Rabu, 13 Juli 2011

Toyota Land Cruiser

The Toyota Land Cruiser (Japanese: トヨタ ランドクルーザー Toyota Rando-kurūzā?) is a series offour-wheel drive vehicles produced by the Japanese car maker Toyota Motor Corporation. It is not related to the Studebaker Land Cruiser car produced in the US from 1934-1954.

Development of the first generation Land Cruiser began in 1951 as Toyota's version of a Jeep-like vehicle and production started in 1954. The Land Cruiser has been produced in convertible, hardtop,station wagon, and utility truck versions. The Land Cruiser's reliability and longevity has led to huge popularity, especially in Australia where it is the best-selling full-size, body-on-frame, four-wheel drive vehicle.[1]

Toyota also extensively tests the Land Cruiser in the Australian outback — considered to be one of the toughest operating environments in both temperature and terrain.

Prehistory

In 1941 the Imperial Japanese Army occupied the Philippines, where they found an old Bantam Mk II, and promptly brought it to Japan. The Japanese military authorities commanded Toyota to make a similar vehicle but to not model the appearance on the American Jeep. The prototype was called theModel AK and was formally adopted by The Japanese Imperial Army as the Yon-Shiki Kogata Kamotsu-Sha ( 小型貨物 type 4 compact cargo-truck ).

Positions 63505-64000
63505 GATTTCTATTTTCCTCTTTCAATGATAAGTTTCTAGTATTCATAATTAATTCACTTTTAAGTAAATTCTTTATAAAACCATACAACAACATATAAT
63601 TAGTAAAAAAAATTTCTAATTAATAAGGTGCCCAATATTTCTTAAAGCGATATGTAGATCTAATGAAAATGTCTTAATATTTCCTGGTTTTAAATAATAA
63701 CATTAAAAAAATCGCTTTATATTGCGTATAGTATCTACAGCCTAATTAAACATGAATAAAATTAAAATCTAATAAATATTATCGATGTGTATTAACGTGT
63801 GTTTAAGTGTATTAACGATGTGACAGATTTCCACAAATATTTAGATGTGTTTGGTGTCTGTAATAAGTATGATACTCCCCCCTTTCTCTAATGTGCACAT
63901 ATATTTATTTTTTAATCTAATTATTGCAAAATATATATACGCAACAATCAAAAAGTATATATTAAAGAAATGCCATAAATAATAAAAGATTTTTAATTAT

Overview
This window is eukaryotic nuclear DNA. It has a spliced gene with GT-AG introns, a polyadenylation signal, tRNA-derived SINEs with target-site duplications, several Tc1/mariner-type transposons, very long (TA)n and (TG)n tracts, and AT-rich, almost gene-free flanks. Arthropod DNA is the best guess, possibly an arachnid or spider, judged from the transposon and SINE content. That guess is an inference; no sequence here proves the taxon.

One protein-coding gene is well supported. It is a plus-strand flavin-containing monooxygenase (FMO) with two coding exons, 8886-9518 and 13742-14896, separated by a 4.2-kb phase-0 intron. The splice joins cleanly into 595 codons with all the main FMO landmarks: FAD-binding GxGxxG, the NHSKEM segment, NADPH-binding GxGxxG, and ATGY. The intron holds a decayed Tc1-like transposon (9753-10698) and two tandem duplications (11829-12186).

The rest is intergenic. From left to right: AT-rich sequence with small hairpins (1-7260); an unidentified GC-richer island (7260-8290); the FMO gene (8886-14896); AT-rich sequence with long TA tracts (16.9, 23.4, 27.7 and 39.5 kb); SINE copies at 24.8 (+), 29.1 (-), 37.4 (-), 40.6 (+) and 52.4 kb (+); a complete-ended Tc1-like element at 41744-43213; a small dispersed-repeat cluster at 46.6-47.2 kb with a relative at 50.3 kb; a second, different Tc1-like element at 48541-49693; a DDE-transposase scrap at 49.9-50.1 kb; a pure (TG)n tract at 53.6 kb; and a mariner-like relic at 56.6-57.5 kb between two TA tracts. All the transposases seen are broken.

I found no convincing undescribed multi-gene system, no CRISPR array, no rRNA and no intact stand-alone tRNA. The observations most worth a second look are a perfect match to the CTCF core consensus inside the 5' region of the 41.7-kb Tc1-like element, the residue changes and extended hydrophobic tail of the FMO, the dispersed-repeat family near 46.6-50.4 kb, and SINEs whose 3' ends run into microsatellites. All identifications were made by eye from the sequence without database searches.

Later in 1941 the Japanese government asked Toyota to produce a light truck for the Japan military campaign. Toyota developed a 1/2 ton prototype called the AK10 in 1942. The AK10 was built using reverse-engineering from the Bantam GP. There are no known surviving photographs of the AK10. The only known pictorial representations are some rough sketches. The truck featured an upright front grille, flat front wheel arches that angled down and back like the FJ40, headlights mounted above the wheel arches on either side of the radiator and a folding windshield.

The AK10 used the 2259 cc, 4-cylinder Type C engine from the Toyota Model AE sedan with a three-speed manual transmission and two-speed transfer gearbox connected to it. There is no mechanical relationship between the AK10 and the postwar Toyota "Jeep" BJ. Most of the AK10's were not actively used (unlike the U.S. Jeep) and there are almost no photographs of it in the battlefield.



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